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How hoarding could be doing you damage

Date
Hoarders have been warned they can face health risks.

Hoarders have been warned they can face health risks. Photo: Armelle Habib

About one million Australians face problems associated with hoarding and squalor, a Brisbane forum has been told.

New figures suggest hoarding is on the rise across the nation and its effects can be devastating, from evictions and homelessness to ill health and neighbourhood disputes.

The forum was shown images of homes metres deep in piles of items residents were unable to part with.

University of NSW psychologist and hoarding expert Jessica Grisham said it was originally estimated that about one per cent of the Australian population faced hoarding-related issues.

But current estimates put the figure as high as five per cent, Dr Grisham said.

She said hoarding was now deemed a separate mental disorder, not a sub-classification of obsessive compulsive disorder.

Hoarders often started in their teens but others began hoarding after traumatic experiences, such as divorce, later in life, Dr Grisham said.

There's also evidence to show hoarding can run in families.

Brisbane City councillor Krista Adams told the forum the issue of hoarding and squalor had not been well recognised and dealt with in Brisbane.

"This is a problem which confronts one million Australians and it is a priority for the (Brisbane City) council," she said.

The council was often involved in neighbourhood disputes and forced clean-ups of properties, which were expensive, Ms Adams said.

Centacare Brisbane community support director Kerri Lancaster said the forum aimed to increase awareness about hoarding and squalor and share the best ways of dealing with it.

"Hoarding and squalor is a severe issue in Queensland affecting not only the people living in such environments, but also their families, carers, neighbourhoods and communities," she said.

The forum continues on Tuesday.

AAP

44 comments so far

  • This is an article I will keep !

    Commenter
    charlie
    Location
    sydney
    Date and time
    October 29, 2012, 4:07PM
    • Golden rule in our house.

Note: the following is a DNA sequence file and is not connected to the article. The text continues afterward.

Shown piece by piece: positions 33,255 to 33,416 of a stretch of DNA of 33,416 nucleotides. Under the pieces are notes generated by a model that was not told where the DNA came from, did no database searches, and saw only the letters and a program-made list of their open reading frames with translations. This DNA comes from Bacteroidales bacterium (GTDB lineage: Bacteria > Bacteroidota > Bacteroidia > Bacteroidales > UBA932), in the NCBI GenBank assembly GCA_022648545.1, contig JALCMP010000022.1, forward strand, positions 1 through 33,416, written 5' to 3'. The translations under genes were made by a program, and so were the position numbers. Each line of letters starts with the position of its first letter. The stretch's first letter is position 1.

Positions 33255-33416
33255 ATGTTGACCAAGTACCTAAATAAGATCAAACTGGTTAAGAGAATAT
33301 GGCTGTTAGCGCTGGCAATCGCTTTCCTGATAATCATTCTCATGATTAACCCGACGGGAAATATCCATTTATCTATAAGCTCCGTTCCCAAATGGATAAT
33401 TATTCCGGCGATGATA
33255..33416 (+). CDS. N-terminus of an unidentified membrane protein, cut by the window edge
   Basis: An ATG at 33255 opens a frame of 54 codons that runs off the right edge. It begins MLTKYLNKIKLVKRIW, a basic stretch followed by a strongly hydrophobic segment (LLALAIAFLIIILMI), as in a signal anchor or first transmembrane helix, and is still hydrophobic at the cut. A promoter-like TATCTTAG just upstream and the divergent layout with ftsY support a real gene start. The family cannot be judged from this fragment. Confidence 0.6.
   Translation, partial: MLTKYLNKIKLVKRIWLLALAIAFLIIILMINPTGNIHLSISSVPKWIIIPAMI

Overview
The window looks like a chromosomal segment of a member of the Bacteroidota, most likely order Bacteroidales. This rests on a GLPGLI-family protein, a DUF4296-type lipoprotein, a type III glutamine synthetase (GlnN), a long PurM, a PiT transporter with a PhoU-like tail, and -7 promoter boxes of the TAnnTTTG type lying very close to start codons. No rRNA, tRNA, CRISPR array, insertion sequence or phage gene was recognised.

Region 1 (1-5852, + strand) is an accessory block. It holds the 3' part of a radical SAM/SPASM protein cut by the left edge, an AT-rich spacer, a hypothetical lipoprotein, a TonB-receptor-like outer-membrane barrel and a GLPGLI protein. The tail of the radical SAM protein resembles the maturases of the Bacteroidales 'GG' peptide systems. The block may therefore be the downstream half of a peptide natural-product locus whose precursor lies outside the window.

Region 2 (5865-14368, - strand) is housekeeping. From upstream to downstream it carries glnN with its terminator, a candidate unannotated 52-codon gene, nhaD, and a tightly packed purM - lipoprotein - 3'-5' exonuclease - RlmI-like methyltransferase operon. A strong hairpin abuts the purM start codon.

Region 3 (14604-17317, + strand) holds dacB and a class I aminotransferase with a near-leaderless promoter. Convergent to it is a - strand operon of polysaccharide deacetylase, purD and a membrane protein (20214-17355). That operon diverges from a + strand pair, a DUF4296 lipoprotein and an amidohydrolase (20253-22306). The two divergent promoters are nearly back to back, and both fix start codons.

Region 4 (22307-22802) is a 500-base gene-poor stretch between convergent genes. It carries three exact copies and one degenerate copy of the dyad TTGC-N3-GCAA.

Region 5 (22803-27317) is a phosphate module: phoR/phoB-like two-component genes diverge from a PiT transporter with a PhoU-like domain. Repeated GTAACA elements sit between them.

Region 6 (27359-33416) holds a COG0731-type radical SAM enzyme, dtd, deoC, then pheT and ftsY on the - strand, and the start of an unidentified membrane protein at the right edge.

One item in - one item out.

      Keeps it under control.

      Commenter
      Nicco
      Location
      Sydney
      Date and time
      October 29, 2012, 4:17PM
      • I do not believe in hoarding. All you have to do is prop up a garbage bag, go through every drawer and cupboard in your place and ask "Do you want it? Yes - Do you need it? No!". You will be amazed how quickly you fill up those bags and then call the various charities and they will come and collect them. It is amazing how quickly the clutter builds up. Do this four times a year and you will be fine!

        Commenter
        Frances G
        Date and time
        October 29, 2012, 4:25PM
        • Then I can buy your stuff from the charity and hoard it :) hehe

          Commenter
          good idea
          Date and time
          October 30, 2012, 2:31PM
      • I was raised in a home that was cluttered and dirty - not unlike some of the homes you see on TV shows like 'Hoarders'. My mother was the problem. My sister and I would try and keep the place tidy just for our own sanity, but it would upset my mother as it was 'her home' and if we didn't like the way she kept it, 'we could move out.' Back then, such a person was not considered mentally ill, just lazy and indifferent to squalid living conditions (totally accurate).Today, such a person is labelled mentally ill and therefore has a convenient excuse for their behaviour and yet another reason to avoid accepting responsibility for their actions and how it affect others.

        Commenter
        bargearse
        Date and time
        October 29, 2012, 4:31PM
        • I was raised in the opposite. I had a foster parent who was militant about cleanliness and tidiness.